Author Robin Sloan has written short stories and worked for Twitter. His new book brings those two worlds together to argue that embracing digital culture doesn’t mean you have to give up the treasured books — and values — of the past.
Tagged with “writing” (3)
For some kinds of books the writing is on the wall, but the concept of the book itself will survive, adapting to new technologies in the delivery of words, argues James Gleick in this timely and provocative Sydney Writers’ Festival Closing Address. The question is: Can we adapt? Gleick is an author, journalist and biographer whose books explore the cultural ramifications of science and technology. His most recent publication, The Information: A History, a Theory, a Flood, is being hailed as his crowning work. Gleick is the author of the bestselling Chaos, Genius and Faster, and has penned a biography of Isaac Newton. Three of Gleick’s books have been Pulitzer Prize and National Book Award finalists, and translated into more than 20 languages.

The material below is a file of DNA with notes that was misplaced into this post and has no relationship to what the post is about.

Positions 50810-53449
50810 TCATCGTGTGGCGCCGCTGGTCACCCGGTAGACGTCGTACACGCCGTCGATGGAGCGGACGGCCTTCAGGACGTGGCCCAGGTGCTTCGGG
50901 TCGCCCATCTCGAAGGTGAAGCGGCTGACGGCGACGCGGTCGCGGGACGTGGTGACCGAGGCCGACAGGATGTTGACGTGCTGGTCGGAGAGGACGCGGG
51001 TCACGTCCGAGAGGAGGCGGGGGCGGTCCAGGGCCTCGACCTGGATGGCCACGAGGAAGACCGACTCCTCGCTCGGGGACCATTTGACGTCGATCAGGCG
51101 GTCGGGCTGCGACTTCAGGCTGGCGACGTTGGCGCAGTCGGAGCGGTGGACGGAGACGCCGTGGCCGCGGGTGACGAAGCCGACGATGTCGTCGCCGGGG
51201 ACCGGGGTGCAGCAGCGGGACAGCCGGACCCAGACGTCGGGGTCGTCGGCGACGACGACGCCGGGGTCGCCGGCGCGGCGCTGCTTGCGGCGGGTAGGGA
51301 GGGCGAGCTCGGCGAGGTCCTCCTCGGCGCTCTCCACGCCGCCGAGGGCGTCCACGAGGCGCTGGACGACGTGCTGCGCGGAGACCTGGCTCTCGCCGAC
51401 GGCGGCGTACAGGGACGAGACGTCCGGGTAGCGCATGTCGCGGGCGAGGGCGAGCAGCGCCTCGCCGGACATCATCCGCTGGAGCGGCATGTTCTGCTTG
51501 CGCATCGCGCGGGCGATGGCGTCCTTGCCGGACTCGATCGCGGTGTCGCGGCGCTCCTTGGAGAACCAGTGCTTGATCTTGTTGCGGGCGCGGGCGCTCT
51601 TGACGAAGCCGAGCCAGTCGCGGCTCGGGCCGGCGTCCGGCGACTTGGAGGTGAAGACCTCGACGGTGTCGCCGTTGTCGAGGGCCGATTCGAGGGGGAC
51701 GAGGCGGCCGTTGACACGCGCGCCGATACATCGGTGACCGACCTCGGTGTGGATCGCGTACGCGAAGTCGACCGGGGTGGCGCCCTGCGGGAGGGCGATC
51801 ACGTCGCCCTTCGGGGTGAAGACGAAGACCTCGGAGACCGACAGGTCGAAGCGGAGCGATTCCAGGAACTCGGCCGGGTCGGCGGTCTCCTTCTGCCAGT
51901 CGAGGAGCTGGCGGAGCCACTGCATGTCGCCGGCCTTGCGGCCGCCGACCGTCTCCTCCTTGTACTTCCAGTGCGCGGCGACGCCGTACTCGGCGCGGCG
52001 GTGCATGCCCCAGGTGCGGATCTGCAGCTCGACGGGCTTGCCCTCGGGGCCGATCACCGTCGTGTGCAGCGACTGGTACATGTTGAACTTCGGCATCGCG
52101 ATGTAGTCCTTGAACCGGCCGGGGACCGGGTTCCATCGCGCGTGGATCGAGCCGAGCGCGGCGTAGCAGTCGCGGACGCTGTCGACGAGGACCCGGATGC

James Gleick’s closing address at the @SydWritersFest On the future of the book http://t.co/A2lBV17
Most people know a good sentence when they read one, but New York Times columnist Stanley Fish says most of us don’t really know how to write them ourselves. His new book, How To Write A Sentence: And How To Read One, is part ode, part how-to guide to the art of the well-constructed sentence.